New York museum hands back piece stolen by Nazis
The New York Museum of Modern Art (MoMA) has handed back a piece of work initially stolen by the Nazis, to the heirs of its rightful owner.
The move comes on the back of a decade-long dispute involving Ernst Ludwig Kirchner’s vivid yellow, red and black Sand Hills, which was deemed as being degenerate by the Nazi regime and was left behind by author Max Fischer when he escaped the clutches of Adolf Hitler’s oppressive regime and fled for the US in 1935.
It is a work that is well-known for its jagged brush strokes and warming colours, both of which invoke the feelings of passionate warmth that the Nazis sought to eradicate from public arts and culture.
There is no question that it was the jewel in the crown of Fischer’s collection, which is widely considered to be one of the most important in expressionist art to be assembled in pre-Nazi Germany.
That would certainly explain why Fischer seemed quite so devastated to have lost it, with the Daily Telegraph recently claiming that a letter sent to a lawyer by his sister-in-law Anne Rowland, said: “Max is very much moaning about his lost fortune and tells everyone how the Nazis not only robbed him of his home, but also that they robbed him of all his property.”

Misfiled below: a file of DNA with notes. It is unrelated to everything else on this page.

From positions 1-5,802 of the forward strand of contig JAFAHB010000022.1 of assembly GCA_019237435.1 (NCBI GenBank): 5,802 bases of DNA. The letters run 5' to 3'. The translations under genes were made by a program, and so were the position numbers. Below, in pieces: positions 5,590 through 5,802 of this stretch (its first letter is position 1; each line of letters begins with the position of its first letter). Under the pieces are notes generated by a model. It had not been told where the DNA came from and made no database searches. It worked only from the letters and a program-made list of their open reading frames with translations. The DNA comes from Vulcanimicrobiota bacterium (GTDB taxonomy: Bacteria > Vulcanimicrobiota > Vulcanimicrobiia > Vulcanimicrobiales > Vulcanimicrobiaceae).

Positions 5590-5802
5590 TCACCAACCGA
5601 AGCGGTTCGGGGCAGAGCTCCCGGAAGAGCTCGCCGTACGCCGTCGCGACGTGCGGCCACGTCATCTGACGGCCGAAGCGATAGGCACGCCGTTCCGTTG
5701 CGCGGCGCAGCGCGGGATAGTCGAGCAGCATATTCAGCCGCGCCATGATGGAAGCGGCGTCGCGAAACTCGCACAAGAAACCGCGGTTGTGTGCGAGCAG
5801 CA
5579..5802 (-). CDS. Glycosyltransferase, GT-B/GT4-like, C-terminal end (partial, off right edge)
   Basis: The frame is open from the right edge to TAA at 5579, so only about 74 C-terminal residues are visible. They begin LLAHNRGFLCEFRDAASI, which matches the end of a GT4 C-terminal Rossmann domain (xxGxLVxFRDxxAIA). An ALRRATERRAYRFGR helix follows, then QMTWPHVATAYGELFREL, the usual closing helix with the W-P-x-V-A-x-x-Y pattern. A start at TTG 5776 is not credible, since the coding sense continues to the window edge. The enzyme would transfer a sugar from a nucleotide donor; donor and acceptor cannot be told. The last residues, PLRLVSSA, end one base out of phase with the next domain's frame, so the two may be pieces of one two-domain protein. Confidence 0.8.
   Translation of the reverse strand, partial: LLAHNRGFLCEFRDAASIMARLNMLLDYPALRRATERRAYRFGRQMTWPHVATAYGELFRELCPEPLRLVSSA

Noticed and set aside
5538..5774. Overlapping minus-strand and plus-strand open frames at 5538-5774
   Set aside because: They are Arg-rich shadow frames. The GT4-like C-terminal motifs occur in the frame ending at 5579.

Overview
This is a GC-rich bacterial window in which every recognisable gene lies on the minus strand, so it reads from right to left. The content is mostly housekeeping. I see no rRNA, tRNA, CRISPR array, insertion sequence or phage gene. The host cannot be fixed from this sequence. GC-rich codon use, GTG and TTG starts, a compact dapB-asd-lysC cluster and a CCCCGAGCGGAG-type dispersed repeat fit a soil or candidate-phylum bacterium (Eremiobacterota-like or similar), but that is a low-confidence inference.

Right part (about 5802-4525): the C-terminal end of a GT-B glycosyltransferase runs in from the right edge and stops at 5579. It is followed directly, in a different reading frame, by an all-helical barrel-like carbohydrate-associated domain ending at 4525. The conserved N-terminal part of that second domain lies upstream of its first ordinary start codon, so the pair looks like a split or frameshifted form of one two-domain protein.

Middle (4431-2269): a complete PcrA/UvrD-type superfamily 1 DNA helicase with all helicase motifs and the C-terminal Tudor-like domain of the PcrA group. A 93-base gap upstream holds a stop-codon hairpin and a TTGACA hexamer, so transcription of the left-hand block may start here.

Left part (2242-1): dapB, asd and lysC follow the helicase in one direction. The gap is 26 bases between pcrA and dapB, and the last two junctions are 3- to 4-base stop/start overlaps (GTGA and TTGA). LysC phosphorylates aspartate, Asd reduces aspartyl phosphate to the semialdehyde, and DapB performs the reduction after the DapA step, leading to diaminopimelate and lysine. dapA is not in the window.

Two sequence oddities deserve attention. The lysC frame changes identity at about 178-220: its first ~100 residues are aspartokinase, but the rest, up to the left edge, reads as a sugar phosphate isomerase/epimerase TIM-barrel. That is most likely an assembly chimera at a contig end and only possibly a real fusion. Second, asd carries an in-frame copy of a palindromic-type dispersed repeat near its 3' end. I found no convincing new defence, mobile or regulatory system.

Of course, Fischer was by no means the only enthusiast to have their art collection plundered by a regime hellbent on controlling the thoughts, actions and even emotions of its people.
Journey to New York
Yet just like Fischer, Sand Hills eventually made its way across the Atlantic and to the United States.
MoMA purchased the painting in 1949 from another gallery in New York and thought little of it until they set about creating a database of all the works that had changed hands during the war.
It was at this point they discovered that the painting had originally belonged to Fischer, sparking an intense legal battle that would last for around a decade.
The first case was brought in 2004 but was initially dismissed due to confusion over which painting Fischer actually owned.
It took plenty of in-depth and time-consuming research to eventually establish that it did indeed belong to the Fischer family.
Despite the case taking such a long time to be settled, the museum has been largely praised by David Rowland, a lawyer for Fischer’s descendants, who led the initial legal case 11 years ago.
Upon hearing of its return to the Fischer family, he told the Telegraph: “MoMA’s professional handling of this matter, cooperation in sharing research, analysis of complex historical information, and ultimate restitution of this Kirchner artwork is an example of museum best practices in the handling of Nazi-era art claims.
“The heirs of Max Fischer are grateful to MoMA for their return of this important artwork. MoMA said it was happy to return the work to its rightful owner.”